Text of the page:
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        I agree. For many reasons the CoE made a grotesque mess of its handling of this case, but it is worth asking what should have been done that wasn’t. In my view, (1) ‘Carol’ should have been told: “We are not pre-judging anything but we need to cross-examine you, because someone who has genuinely been abused and a golddigger would say the same thing, and cross-examination will give us more information to distinguish. Can you see why we require that?” And (2) That reporter who said others had been abused in a local newspaper should have been followed up by the enquiry, no matter how many phone calls had gone unreturned.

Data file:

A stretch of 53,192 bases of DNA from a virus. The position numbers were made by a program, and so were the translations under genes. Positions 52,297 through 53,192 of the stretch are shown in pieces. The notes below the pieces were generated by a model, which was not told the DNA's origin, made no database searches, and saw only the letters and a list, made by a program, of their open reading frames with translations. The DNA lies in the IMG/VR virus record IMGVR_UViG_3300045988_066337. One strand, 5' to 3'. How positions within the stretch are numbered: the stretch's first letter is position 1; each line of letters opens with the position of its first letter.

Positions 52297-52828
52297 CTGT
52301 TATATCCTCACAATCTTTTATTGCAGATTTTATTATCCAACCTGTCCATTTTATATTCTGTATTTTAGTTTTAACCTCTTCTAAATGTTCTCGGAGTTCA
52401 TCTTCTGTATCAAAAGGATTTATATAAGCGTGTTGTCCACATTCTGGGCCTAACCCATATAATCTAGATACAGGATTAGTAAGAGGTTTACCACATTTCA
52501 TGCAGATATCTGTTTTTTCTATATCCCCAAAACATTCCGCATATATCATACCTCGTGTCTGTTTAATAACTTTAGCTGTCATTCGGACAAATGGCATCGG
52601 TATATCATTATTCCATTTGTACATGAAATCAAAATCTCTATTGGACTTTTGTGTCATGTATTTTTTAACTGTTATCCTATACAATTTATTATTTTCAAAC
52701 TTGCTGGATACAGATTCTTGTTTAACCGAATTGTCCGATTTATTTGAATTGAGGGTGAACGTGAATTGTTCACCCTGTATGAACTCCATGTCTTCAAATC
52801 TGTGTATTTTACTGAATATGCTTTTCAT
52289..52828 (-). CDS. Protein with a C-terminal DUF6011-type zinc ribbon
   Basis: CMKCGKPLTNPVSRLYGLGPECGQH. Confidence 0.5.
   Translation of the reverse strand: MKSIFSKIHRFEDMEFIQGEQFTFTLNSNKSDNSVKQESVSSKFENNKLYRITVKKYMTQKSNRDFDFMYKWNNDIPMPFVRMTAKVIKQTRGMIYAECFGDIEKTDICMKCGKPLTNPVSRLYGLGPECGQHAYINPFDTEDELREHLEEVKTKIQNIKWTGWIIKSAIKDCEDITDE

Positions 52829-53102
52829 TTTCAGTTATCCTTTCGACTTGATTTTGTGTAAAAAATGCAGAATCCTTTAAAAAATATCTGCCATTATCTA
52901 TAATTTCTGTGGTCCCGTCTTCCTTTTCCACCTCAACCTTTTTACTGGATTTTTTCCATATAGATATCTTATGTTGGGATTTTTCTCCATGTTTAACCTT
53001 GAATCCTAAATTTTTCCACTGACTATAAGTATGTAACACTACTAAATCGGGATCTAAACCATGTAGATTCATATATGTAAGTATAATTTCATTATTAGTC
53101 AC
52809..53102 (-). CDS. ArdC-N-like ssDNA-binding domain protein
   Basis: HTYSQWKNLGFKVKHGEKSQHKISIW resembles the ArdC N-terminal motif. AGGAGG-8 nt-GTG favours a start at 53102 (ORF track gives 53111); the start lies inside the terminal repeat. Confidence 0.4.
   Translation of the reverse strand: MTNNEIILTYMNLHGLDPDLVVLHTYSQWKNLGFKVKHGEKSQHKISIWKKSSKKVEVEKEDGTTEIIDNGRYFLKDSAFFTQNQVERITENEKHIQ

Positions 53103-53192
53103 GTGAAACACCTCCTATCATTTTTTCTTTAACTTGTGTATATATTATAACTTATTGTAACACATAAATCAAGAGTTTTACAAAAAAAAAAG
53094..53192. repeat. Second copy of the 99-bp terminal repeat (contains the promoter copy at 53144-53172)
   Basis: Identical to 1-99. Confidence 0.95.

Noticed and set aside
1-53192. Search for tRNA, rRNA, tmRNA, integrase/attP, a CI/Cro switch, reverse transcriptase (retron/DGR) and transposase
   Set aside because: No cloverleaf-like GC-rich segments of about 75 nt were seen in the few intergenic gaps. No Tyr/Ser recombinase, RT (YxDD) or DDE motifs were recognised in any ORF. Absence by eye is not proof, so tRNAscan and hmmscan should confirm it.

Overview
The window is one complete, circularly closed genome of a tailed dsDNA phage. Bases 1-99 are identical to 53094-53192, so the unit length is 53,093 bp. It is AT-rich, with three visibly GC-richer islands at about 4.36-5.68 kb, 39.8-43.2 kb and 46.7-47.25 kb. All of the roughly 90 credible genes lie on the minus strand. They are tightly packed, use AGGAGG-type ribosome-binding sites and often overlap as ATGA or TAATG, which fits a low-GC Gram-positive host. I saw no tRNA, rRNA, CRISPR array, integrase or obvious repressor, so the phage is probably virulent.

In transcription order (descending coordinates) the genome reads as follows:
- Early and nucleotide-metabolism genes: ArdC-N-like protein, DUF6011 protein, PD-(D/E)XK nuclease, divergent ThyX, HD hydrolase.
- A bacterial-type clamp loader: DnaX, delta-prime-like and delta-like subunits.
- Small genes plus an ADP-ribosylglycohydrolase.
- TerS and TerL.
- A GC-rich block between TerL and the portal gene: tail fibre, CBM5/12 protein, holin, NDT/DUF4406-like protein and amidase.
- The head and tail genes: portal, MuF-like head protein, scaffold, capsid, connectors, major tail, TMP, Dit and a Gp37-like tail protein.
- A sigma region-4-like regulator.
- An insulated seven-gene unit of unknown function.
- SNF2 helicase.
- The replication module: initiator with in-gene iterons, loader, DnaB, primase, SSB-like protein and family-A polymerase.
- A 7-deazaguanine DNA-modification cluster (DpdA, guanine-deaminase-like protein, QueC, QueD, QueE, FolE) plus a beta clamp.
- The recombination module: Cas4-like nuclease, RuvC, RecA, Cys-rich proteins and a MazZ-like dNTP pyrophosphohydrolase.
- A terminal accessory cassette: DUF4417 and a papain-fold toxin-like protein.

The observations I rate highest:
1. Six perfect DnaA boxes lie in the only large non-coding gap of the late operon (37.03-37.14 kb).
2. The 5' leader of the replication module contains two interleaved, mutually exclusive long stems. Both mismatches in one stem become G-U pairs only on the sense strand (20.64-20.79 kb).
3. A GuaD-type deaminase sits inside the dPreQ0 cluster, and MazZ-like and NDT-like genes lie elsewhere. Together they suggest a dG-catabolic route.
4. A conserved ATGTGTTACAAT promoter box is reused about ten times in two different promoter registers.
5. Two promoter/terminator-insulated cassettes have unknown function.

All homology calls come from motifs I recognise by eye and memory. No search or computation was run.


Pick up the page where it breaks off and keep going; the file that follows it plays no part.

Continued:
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          What should have been done ? That is patently obvious: ‘Carol’s’ story should have been rigorously examined and she should have been made to make her accusations in the light of common day, not in this hole in corner manner. Bishop Bell deserved far better than this nonsense. I think the lessons of ‘Nick’ should be heeded and those who claim to have been abused in 1892 or whenever should not be believed without their story being tested properly. And the last thing that ought to be done is sending fat cheques. Time to derail the compensation gravy train.